Children between 2 and 7 who weigh more than 40 pounds or 40 inches tall

N/A

Children over 8 who weigh more than 40 pounds

Indiana

N/A

Children under 7

N/A

Children over 7

Iowa

Children under 1 year and less than 20 pounds

1 through 5 years

N/A

Children 6 and older

Kansas

N/A

Children under 3

Children 4 to 7 who weigh less than 80 pounds

Children over 7 who weigh more than 80 pounds or taller than 57 inches

Kentucky

N/A

Children less than 40 inches tall

Children 7 and younger who are between 40 and 57 inches

Children over 57 inches tall

Louisiana

Children under 2 years and until reaching the weight or height limit as set by the manufacturer

Children at least 2 through 3 years and until reaching the weight or height limit as set by the manufacturer

Children at least 4 years through 8 years or until reaching the weight or height limit as set by the manufacturer

Children 9 and older or who are beyond the height and weight limit for the booster seat manufacturer

Maine

Children under 2

Children 2 years and older and less than 55 pounds

Children between 55 and 80 pounds who are shorter than 57 inches

Children over 80 pounds and more than 57 inches tall

Maryland

Children under 2

7 years and younger and less than 57 inches

N/A

Children 8 and over who are at least 57 inches tall

Massachusetts

N/A

7 years and younger and less than 57 inches

N/A

Children 8 and over who are at least 57 inches tall

Michigan

N/A

7 years and younger and less than 57 inches

N/A

Children 8 and over who are at least 57 inches tall

Minnesota

N/A

7 years and younger and less than 57 inches

N/A

Children 8 and over who are at least 57 inches tall

Mississippi

N/A

Children under 3

Children 4 to 6 and less than 57 inches and 65 pounds

Children over 6 who either weigh 65 pounds or more or who are 57 inches or taller

Missouri

N/A

Children under 3 who weigh less than 40 pounds

4 through 7 years who weigh at least 40 pounds but less than 80 pounds and who are four-foot-nine or shorter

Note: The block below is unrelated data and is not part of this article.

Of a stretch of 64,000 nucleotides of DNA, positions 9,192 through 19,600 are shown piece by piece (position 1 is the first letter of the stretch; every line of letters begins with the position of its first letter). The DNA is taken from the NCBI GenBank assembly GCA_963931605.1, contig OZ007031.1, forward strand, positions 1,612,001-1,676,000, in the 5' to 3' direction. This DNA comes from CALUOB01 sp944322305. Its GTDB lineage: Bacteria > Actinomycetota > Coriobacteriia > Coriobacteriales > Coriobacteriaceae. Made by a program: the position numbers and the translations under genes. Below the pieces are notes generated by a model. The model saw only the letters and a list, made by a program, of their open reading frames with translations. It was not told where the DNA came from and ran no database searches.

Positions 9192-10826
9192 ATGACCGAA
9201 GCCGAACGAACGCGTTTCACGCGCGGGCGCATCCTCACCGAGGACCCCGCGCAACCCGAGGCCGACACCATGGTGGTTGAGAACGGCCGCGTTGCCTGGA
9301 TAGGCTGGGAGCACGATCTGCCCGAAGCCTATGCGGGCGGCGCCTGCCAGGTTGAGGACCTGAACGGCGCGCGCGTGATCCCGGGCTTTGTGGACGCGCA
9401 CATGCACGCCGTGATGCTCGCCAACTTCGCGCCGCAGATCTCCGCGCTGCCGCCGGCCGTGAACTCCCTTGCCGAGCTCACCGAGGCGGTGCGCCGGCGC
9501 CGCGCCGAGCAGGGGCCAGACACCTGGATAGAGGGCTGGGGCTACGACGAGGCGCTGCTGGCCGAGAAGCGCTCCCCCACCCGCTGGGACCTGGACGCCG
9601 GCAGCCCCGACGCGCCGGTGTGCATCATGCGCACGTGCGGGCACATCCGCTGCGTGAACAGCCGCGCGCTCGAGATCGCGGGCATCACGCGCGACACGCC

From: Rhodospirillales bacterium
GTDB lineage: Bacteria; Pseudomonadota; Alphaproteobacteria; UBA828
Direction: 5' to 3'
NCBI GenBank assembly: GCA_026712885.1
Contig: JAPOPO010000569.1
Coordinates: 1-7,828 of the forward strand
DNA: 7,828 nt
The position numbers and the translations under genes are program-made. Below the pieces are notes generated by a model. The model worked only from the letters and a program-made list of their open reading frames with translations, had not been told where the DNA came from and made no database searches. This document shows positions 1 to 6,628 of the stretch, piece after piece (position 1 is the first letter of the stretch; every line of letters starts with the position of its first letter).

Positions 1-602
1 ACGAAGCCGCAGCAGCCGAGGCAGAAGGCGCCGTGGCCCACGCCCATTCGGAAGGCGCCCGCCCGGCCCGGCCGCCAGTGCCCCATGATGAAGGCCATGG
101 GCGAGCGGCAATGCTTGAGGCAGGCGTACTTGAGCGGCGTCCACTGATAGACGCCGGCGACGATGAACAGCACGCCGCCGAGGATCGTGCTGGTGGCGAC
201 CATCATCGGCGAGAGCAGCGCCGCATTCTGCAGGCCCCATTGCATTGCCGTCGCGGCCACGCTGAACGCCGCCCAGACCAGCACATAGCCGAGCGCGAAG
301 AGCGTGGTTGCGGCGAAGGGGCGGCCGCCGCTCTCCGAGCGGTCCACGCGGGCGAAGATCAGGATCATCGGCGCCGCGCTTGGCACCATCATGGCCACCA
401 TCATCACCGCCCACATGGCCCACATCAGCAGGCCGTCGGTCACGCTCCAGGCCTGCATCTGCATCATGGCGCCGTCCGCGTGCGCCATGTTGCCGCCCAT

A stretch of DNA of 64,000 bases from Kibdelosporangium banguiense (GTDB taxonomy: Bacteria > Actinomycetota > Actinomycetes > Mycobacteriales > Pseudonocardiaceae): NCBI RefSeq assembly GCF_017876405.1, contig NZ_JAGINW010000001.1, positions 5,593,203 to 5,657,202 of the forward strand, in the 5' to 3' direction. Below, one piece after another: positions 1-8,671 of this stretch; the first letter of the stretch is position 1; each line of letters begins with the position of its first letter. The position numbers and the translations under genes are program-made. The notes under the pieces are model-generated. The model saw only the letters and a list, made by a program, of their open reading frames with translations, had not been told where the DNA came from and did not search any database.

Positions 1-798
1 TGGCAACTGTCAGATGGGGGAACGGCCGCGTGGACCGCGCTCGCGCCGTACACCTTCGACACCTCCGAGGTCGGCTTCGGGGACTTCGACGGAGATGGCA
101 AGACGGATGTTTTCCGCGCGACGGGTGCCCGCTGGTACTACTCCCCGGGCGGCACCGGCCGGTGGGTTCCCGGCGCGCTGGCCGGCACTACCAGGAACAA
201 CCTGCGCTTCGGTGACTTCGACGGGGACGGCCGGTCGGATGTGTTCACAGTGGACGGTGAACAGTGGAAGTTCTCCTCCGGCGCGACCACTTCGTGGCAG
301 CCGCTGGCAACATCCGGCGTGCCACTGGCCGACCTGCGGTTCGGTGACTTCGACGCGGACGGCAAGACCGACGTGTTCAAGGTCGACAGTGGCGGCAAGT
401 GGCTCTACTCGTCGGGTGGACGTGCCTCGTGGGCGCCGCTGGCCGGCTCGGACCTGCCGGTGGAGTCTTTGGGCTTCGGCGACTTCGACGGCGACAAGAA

Children 4 years and older who weigh 80 pounds or more or who are taller than four-foot-nine

Montana

N/A

Children 5 years and younger and less than 60 pounds

N/A

Children 6 and older who weigh more than 60 pounds

Nebraska

Children under 2

Children between 2 and 7

N/A

Children 8 and older

Nevada

Children under 2

Children 5 years and younger and less than 57 inches

N/A

Children 6 and older who are at least 57 inches tall

New Hampshire

N/A

Children 6 and under who are less than 57 inches tall

N/A

Children 7 and older who are at least 57 inches tall

New Jersey

Children under 2 and less than 30 pounds

Children 2 to 4 who are less than 40 pounds

Children 5 to 8 who are less than 80 pounds or less than 57 inches tall

Children 9 and older or who are more than 80 pounds or taller than 57 inches

New Mexico

Children under 1

Children 1 through 4 years or less than 40 pounds

Children 5 through 6 or less than 60 pounds

Children 7 or older who are taller than 4 feet and 9 inches

New York

Children under 2

Children between 2 and 4 who weigh less than 40 pounds

Children 4 through 7

Children 8 and older

North Carolina

N/A

Children 7 years and younger and less than 80 pounds

N/A

Children 8 and older who are 40 to 80 pounds in seats without shoulder belts, over 80 pounds with shoulder belts

North Dakota

N/A

Children 7 years and younger and less than 57 inches

N/A

Children 8 and older and at least 57 inches tall

Ohio

N/A

Children 3 years and younger or less than 40 pounds

Children 4 through 7 years who weigh 40 pounds or more and who are shorter than 57 inches

Children 8 and older

Oklahoma

Children under 2

Children 2 to 4

Children 4 to 7 who are less than 4'9"

Children 8 and older or taller than four-foot-nine

Oregon

Children under 2

Children 2 to 7 and under 40 pounds

Children over 40 pounds but less than 4'9"

Children 8 and older who are over four-foot-nine

Pennsylvania

Children under 2

Children 2 to 3

Children 4 to 7

Children 8 and older

Rhode Island

Children under 2 or less than 30 pounds

Children 2 to 7 who are under 80 pounds and less than 57 inches tall

N/A

Children more than 80 pounds and taller than 57 inches

South Carolina

Children under 2 who do not exceed the manufacturers suggested height/weight limit

Children under 4 who do not exceed the manufacturers suggested height/weight limit

Children 4 to 8 who are less than 57 inches tall

Children over 8 who are 57 inches tall or more

South Dakota

N/A

Children under 4 who weigh less than 40 pounds

N/A

Children over 5 or any child that weighs more than 40 pounds

Tennessee

Children under 1 and who weigh less than 20 pounds

Children between 1 and 3 who weigh more than 20 pounds

Children 4 through 8 who are less than four-foot-nine